As I do my fifth load of laundry of the day, I wonder how my mother survived three kids– potty training accidents, wet beds, two boys who liked to bring home tadpoles and watch them turn into frogs in the bathroom sink. One small girl can overwhelm me at times– sometimes it’s the ceaseless laundry resulting from three or more clothing changes per day (one outfit for school, one for after school, another for dinner and bedtime, then into pajamas), other days it’s when I find purple stains on the carpet due to some sort of “potion” made from crushed crayons and hand sanitizer, with some shampoo thrown in for good measure, or as a thickening agent, I think.
If there is one consistent quality that I look for in everything, it’s durability. The ability to withstand use and cleaning and stay in good condition is critical whether we are talking about clothing, carpeting or upholstery. Durability is the ability to endure, and I have found over the years that quality products tend to be more durable. This doesn’t necessarily mean more expensive, although often we have to pay a bit more for good quality because the materials and workmanship are more expensive.
With clothing, durability starts with the fabric. The best brands use high-quality fabrics made from sturdy yarns and subject them to testing for colorfastness, strength and pilling (those little bumps or pills of fibers which are extremely common on sweaters but shouldn’t be found on your underwear). When I worked for Victoria’s Secret, we spent years developing the testing manuals which stipulated hundreds of standards and testing procedures for mills and factories to follow. Startups and smaller businesses rely on outside testing facilities such as SGS and Intertek to establish acceptable standards and provide testing to ensure colors don’t run and fabrics don’t shrink. Something which seems simple, like whether a bright red t-shirt will retain it’s vibrancy, requires several different tests, including colorfastness to light (does it fade in sunlight?), dry crocking (will the color rub off onto your new white couch?), reaction to water (will the color bleed out in the wash, or the rain?), and more.
When fabric is made into garments, durability comes from the type of seams used, the number of stitches per inch, and the quality of the trims (elastics, buttons, zippers, etc.) If the stitch count is too low, then seams will have a tendency to fray or pull apart, especially after several washings. We’ve all had buttons fall off because they were barely tacked on with a single loop of thread. Performance testing using specialized equipment should be done on finished garments according to end use to evaluate a number of characteristics, including dimensional stability (does it hold its shape in all directions after washing?), chemical analysis (are there any toxins in the fabric or trims?), and flammability, among others. Athletic apparel is tested even more rigorously including colorfastness to perspiration and water vapor resistance to ensure cooling evaporation during heavy workouts. These are just a few of the recommended tests, there are many others that brands should be performing before clothes hit the stores, including stability (does it shrink in the washer or dryer?), strength (will the fabric or seams tear under pressure?), and flammability (there are stricter standards for kids’ sleepwear).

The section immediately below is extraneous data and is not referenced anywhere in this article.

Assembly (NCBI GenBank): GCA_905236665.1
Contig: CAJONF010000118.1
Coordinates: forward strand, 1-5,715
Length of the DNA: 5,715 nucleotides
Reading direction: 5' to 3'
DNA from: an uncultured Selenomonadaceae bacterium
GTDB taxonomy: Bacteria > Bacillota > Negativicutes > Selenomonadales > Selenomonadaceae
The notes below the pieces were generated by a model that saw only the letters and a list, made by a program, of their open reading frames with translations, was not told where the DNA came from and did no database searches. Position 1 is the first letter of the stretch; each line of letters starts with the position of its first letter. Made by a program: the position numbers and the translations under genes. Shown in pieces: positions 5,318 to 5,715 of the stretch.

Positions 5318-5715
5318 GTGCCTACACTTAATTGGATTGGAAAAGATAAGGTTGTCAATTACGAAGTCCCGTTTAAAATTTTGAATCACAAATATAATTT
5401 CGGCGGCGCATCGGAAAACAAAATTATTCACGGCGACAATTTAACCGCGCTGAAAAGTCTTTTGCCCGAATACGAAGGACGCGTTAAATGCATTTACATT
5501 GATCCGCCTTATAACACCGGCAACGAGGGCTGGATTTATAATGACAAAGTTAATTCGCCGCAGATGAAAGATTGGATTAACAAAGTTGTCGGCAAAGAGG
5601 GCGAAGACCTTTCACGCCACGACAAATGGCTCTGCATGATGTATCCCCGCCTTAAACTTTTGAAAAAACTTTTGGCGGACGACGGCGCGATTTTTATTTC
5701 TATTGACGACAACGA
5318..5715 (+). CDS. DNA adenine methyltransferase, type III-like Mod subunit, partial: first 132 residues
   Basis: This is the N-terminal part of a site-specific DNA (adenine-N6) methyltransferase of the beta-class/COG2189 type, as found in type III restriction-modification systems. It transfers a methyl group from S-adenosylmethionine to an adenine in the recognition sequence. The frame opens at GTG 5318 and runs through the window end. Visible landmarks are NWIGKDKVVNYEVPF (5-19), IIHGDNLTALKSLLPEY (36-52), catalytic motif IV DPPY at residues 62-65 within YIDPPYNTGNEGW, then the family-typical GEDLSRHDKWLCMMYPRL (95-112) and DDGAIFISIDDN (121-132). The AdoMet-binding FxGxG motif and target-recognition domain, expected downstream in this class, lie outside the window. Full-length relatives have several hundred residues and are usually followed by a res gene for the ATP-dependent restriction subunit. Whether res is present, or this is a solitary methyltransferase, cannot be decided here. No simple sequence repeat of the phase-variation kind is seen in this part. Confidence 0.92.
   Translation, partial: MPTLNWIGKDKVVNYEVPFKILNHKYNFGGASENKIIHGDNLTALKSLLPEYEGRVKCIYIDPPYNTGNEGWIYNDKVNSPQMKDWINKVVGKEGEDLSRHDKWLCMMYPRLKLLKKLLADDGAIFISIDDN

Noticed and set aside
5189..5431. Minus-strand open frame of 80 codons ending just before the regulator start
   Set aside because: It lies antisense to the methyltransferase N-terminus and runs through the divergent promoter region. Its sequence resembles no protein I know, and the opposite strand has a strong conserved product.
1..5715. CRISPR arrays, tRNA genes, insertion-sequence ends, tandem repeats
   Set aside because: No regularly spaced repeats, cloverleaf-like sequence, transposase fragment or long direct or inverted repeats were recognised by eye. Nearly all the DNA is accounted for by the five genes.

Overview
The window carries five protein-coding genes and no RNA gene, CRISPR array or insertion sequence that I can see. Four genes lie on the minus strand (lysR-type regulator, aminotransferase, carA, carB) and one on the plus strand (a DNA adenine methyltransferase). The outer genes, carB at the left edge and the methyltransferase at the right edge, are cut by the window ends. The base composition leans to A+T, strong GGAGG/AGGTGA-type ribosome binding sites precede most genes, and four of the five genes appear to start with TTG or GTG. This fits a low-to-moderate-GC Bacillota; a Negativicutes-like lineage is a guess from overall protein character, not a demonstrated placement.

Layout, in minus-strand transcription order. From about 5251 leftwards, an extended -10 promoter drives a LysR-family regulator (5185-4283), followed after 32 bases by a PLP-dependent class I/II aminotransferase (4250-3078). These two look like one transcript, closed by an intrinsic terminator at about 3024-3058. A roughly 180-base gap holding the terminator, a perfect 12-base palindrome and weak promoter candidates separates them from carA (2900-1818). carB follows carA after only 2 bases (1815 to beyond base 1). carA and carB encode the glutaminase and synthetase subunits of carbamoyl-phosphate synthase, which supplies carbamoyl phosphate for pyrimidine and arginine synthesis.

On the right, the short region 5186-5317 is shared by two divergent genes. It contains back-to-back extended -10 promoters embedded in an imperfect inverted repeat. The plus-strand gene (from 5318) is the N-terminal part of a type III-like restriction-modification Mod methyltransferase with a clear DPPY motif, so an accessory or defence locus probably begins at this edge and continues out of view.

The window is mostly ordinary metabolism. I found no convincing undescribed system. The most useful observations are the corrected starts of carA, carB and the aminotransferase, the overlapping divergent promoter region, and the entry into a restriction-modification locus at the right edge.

Durability is especially important when it comes to kids’ clothing because they are washed so frequently. My daughter never gets more than one wear out of anything, and I’m sure your kids are the same. It could be tomato sauce from dinner, syrup from the morning pancakes, blood from a scrape, or worse from a potty training accident. Their clothes and especially underwear take a beating and let’s face it, we don’t usually use the gentle cycle on our kids’ stuff. So it’s important to look for clothing which retains its color, shape, and fit after many trips through the washer and dryer. The Federal Trade Commission (FTC) has established guidelines for care label instructions to ensure that customers will know what method to use for best results. Good brands will have high standards for durability characteristics like colorfastness and shrinkage, will carefully select their care label information, and will test their clothing according to the care instructions on each label to ensure that when washed according to the instructions the garments will hold up. There is no requirement for the number of wash cycles but the best brands will test at least 20 cycles and the best even require more to ensure frequently washed products such as underwear will last a reasonable length of time.
Lucky & Me uses only the highest-quality fabrics and trims and all their products are made to last. I love that the girls’ panties, camis and bike shorts can go through the wash day after day and still look as good as new and still fit perfectly. It’s comforting to know that my daughter’s underwear will look good and fit her comfortably as long as she doesn’t grow!
Feature Photo Credit: Shutterstock
Liz Smith has worked across the globe for many of the world’s major apparel brands, including Victoria’s Secret, Chico’s, Justice, and Hanes. She has earned thousands of airline points and worn out several suitcases visiting factories in more than 20 countries to ensure that production is of the highest standard. Liz has managed all aspects of garment production, from design through fabric development to sewing and merchandising– so she knows what it takes to make high-quality apparel. Liz is thrilled to share her knowledge about clothes to help discerning customers choose the finest products.